The Education Committee of the CT General Assembly held a brief meeting Monday, Feb. 11 for members to vote on setting their agenda for this legislative session. Among the items that the committee decided it will keep on its agenda are the two controversial bills that have been proposed on mandatory school district regionalization–SB 738 and SB 457.
Monday’s meeting was a speedy one, lasting all of about 15 minutes, according to committee member Gail Lavielle, Wilton’s state representative. As she described it, “it was over in the blink of an eye.” During that quarter hour the committee started things off as a group, voting unanimously in with a chorus of ‘yeas’ to approve moving forward on discussing 16 concept bills in the coming weeks; they also voted as one to approve referring a handful of bills to other committees.
It wasn’t until the end that the two school consolidation bills were considered as a separate action item, for a vote on whether to call them for public hearings. The House and Senate ranking members moved to have whatever vote would be taken on the bills be roll call votes–this way all votes would be recorded individually and by legislator’s name.
Lavielle was the only committee member to make remarks before the votes were taken. She began by thanking both committee chairs for agreeing to raise a concept to discuss regionalization “in all of the voluntary senses of the term.”
“I believe it’s high time that we had a discussion of all the ways that towns and school districts can voluntarily share their services, look at other ways to save costs, and above all to improve the quality of education. I just do not believe that it’s appropriate to take as a point of departure for those discussions any bills such as the two here that do entail mandatory, forced regionalization,” she said.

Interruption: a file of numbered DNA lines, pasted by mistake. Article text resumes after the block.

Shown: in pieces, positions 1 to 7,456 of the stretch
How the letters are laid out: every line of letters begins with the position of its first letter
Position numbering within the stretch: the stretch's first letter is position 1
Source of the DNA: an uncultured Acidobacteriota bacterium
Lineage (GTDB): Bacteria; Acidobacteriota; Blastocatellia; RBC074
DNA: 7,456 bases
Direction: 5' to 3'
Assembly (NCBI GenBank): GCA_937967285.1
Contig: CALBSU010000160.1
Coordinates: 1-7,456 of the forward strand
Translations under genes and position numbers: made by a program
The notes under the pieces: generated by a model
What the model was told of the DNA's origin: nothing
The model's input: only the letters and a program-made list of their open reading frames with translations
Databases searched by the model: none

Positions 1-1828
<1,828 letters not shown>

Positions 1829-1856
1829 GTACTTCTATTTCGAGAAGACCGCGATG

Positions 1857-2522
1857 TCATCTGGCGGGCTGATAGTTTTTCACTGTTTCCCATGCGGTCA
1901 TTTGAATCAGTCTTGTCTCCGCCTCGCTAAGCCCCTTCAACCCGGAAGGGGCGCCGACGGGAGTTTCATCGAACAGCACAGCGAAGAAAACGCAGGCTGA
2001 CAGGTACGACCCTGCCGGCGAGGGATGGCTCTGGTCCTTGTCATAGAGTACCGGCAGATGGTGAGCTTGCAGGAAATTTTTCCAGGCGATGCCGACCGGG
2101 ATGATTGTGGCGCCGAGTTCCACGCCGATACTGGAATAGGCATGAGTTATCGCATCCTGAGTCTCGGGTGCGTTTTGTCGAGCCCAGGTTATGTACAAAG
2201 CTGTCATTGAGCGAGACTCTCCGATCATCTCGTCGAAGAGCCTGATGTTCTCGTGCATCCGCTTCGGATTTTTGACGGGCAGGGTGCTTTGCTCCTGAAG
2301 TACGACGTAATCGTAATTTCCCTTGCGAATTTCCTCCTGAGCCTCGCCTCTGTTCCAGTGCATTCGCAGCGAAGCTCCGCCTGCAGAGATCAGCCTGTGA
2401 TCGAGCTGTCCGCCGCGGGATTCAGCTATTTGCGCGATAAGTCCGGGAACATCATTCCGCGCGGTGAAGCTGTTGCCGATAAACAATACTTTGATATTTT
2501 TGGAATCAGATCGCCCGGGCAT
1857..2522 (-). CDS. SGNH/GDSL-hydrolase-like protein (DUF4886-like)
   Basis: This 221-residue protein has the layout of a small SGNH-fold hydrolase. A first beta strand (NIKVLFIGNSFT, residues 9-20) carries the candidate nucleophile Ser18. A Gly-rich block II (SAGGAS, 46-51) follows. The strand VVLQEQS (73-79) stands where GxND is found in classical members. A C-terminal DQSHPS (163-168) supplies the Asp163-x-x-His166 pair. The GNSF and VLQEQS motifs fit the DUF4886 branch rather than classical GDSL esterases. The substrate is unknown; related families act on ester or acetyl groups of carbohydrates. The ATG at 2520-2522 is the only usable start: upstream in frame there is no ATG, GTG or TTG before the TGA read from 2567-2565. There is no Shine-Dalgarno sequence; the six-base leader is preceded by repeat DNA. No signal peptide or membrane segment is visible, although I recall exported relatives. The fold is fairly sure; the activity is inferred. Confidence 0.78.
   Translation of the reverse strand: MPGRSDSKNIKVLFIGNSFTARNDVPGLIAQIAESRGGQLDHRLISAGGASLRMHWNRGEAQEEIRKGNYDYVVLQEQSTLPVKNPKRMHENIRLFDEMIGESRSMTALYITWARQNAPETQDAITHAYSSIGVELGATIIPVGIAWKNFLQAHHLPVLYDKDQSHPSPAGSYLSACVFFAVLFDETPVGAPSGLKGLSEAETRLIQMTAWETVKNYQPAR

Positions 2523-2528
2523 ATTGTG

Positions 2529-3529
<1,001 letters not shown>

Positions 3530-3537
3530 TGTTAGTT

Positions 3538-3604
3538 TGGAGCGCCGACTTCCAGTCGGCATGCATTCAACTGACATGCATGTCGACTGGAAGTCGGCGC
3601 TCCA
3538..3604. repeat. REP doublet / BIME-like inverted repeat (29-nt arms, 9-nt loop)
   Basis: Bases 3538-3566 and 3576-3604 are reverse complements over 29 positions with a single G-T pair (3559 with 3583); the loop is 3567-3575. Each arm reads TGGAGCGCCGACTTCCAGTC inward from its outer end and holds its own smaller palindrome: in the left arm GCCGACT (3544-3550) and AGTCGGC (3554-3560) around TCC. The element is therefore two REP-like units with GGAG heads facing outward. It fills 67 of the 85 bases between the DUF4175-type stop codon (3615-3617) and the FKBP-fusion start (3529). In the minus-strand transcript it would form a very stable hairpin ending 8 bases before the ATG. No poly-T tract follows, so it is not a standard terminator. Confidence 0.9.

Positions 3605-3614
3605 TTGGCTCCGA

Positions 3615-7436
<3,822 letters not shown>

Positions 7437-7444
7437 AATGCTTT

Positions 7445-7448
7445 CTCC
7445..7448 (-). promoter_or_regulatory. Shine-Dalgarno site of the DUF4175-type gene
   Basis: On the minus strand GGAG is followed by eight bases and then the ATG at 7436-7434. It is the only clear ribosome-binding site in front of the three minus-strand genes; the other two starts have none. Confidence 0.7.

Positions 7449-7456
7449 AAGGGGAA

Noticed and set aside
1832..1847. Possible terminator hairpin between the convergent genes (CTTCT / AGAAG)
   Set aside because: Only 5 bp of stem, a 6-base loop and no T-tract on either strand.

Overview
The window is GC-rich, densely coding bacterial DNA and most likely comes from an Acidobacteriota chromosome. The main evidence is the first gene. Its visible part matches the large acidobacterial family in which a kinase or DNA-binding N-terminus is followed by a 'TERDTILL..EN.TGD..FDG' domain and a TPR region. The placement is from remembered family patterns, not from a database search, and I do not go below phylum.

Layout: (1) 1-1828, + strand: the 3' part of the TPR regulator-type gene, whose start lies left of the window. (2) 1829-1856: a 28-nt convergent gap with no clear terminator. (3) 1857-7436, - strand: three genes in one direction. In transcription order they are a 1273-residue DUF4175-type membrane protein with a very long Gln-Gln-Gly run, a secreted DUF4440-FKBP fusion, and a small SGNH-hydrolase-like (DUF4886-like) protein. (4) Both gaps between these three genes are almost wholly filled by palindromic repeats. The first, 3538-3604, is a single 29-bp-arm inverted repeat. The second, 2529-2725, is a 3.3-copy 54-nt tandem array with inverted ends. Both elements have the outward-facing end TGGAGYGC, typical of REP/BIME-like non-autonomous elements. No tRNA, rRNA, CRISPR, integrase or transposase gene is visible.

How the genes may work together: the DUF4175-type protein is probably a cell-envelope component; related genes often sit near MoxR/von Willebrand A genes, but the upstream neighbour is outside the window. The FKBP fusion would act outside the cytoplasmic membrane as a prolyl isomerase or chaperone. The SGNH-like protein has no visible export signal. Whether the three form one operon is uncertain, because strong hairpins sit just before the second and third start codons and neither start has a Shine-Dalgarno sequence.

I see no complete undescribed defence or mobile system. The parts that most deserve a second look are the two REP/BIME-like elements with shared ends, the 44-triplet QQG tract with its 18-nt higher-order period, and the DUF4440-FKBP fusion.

Lavielle’s remarks were captured on video by her staff and released to the public.
The Committee’s Senate chair, Sen. Doug McCrory, responded that he supports discussion and would under no circumstances shut down any discussion.
The committee votes separately on SB 738 and SB 457, and the vote tallies fell along party lines on each–the 23 Democratic senators and representatives voted yea on including the bills in public hearings, while 13 Republican legislators voted nay on both.
Editor’s note: a hearing date has not been set as of press time.
There were a handful of Wilton residents who journeyed to Hartford to observe the committee meeting, and who were able to catch a moment or two with Lavielle before she had to run to the meeting of the Appropriations Committee, on which she serves as Minority Ranking Member.